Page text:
Tuesday, 26 September 2017

Prelude in Tea : Sonus Piano Quartet at the Independent

A terrific passionate concert



As part of the very popular Prelude In Tea series at the Independent Theatre. this was an intense passionate concert strikingly played by the Sonus Piano Quartet. This quartet takes its name from sonus, the Latin word derived from the Greek “tonos” that means “noise, sound”.
Formed in late 2011 by Brenda Jones, the Sonus Piano Quartet celebrates the art of sound production in their performances.  The Quintet features four master musicians : Australian Chamber Orchestra violinist, Aiko Goto, violinist Jacqui Cronin, Sydney Symphony Orchestra cellist, Timothy Nankervis and pianist, Brenda Jones.
The concert began with  Saint-SaĆ«ns Piano Quartet in B flat major, Op. 41 with its elegant swoops on the violin. Jones’ playing on the piano was assertive, and Nankervis’ cello paying was intense.
The second movement heard Jones on piano off to a spiky, emphatic start followed later by some flourishes.  There were some tango like dance rhythms,  and a vibrant discussion between the quartet led to a fiery, turbulent conclusion.
The third movement, a scherzo in rondo form, had an edgy start, and featured fast, scurrying playing on the viola and violin. The music pulsated – the piano had a fast, anxious mini solo, whilst the other instruments  commented. The music delicately evaporated to a pianissimo at the end.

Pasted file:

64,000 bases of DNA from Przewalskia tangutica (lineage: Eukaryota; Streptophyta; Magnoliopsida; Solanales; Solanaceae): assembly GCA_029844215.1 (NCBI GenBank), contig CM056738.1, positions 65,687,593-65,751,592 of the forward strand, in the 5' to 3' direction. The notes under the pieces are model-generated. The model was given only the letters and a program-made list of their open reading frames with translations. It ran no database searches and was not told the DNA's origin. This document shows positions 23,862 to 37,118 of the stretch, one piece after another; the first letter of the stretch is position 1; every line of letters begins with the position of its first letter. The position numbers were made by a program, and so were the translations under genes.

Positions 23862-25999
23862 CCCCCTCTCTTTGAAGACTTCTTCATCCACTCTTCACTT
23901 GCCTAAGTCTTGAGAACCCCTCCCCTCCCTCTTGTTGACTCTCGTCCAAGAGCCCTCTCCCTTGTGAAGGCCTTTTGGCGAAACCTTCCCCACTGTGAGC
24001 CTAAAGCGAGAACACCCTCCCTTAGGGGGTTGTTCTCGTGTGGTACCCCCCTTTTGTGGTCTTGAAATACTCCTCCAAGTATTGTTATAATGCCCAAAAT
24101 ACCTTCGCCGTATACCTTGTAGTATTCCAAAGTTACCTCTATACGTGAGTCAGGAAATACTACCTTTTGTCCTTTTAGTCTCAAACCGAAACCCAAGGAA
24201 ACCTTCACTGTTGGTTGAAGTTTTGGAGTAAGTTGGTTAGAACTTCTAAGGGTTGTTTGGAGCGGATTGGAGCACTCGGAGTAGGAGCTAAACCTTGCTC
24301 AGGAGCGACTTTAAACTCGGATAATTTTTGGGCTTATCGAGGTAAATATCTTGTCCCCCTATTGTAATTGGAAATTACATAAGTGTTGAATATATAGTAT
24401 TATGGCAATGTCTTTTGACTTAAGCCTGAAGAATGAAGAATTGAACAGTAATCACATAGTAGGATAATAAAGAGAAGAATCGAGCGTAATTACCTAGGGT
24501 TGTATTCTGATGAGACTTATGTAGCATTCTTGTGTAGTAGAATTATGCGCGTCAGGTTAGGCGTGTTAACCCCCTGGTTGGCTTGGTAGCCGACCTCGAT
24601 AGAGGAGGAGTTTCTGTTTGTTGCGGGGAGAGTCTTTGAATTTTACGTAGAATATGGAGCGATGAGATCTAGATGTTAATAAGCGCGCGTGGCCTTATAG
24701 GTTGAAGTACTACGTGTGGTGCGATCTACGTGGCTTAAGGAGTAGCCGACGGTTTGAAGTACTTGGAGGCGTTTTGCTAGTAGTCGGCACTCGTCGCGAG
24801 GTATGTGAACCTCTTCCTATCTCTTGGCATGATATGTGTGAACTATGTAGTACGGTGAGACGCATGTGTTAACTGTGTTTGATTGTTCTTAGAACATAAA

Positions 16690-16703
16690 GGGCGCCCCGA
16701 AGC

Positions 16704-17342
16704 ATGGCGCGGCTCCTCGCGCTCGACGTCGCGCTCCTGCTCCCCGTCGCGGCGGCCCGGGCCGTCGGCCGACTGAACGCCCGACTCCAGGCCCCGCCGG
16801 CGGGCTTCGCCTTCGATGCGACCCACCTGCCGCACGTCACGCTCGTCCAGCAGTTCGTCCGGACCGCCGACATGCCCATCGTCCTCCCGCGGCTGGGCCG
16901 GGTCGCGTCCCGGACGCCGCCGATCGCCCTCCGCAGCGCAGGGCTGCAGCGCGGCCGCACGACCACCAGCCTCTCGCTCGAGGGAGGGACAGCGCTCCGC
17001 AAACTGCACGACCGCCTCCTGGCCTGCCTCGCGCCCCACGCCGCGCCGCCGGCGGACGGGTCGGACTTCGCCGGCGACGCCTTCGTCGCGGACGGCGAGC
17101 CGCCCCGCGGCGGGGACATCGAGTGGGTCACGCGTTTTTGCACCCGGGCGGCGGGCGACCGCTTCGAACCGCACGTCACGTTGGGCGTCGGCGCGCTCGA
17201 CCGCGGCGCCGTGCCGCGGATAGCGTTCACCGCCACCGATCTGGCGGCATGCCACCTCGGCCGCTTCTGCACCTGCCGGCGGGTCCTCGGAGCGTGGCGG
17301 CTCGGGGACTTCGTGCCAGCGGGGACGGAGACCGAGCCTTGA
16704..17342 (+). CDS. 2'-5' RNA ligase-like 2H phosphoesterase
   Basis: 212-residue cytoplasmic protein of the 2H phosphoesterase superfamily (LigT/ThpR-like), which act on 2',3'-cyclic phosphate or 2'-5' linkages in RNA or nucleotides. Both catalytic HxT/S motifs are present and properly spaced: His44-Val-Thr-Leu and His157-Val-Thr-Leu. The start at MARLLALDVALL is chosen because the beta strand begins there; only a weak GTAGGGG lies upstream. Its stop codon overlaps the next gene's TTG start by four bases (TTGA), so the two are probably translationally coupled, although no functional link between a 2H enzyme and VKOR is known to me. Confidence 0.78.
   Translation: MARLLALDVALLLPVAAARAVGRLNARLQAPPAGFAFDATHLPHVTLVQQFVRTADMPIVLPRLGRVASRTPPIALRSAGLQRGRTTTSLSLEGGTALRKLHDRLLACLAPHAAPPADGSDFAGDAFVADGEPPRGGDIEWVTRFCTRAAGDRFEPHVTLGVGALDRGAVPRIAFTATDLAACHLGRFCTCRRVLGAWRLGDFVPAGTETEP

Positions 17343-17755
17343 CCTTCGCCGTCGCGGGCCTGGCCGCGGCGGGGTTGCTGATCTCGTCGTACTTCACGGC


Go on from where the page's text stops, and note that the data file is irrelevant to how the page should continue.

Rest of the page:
The fourth, final movement was swirling and passionate, including many skillful contrapuntal effects, with a furious, breathless beginning, each member of the quartet stating the melody and passing it on to the other players. The movement featured a very Romantic sweeping, soaring passage leading to a fiery conclusion.
Ross Edward’s Emerald Crossing was next in the program. Edwards is regarded as one of Australia’s foremost composers. Emerald Crossingwas composed for piano quartet in 1999 and is among his typically nationalistic depictions of the Australian bush. Here we are asked to imagine a serene passacaglia, “haunted by an image of a canoe propelled slowly across calm green water.” The piece was pulsating and intense, like the build up to a major storm, with stormy rumblings on the piano that later fractured and shimmered.
The third and final piece was a richly textured performance of Robert Schumann’s Piano Quartet in E flat major, Op. 47. The first movement began slowly and languidly with the piano jewel like and the strings yearning.
The second, fluid and nimble movement was very fast and the piano had striking almost jazz like rhythms.
The third movement was thoughtful and song like. Nankervis on cello had an achingly beautiful solo at one point, and he was  then  joined by the other string players.
The final movement began in an explosive, emphatic fashion with breathless scurries and flourishes.  The playing was passionate and dynamic.
This very pleasurable concert took place at the Independent Theatre, Miller Street Theatre, North Sydney on the afternoon of Sunday 24th October. Running time 1 hour and twenty minutes.

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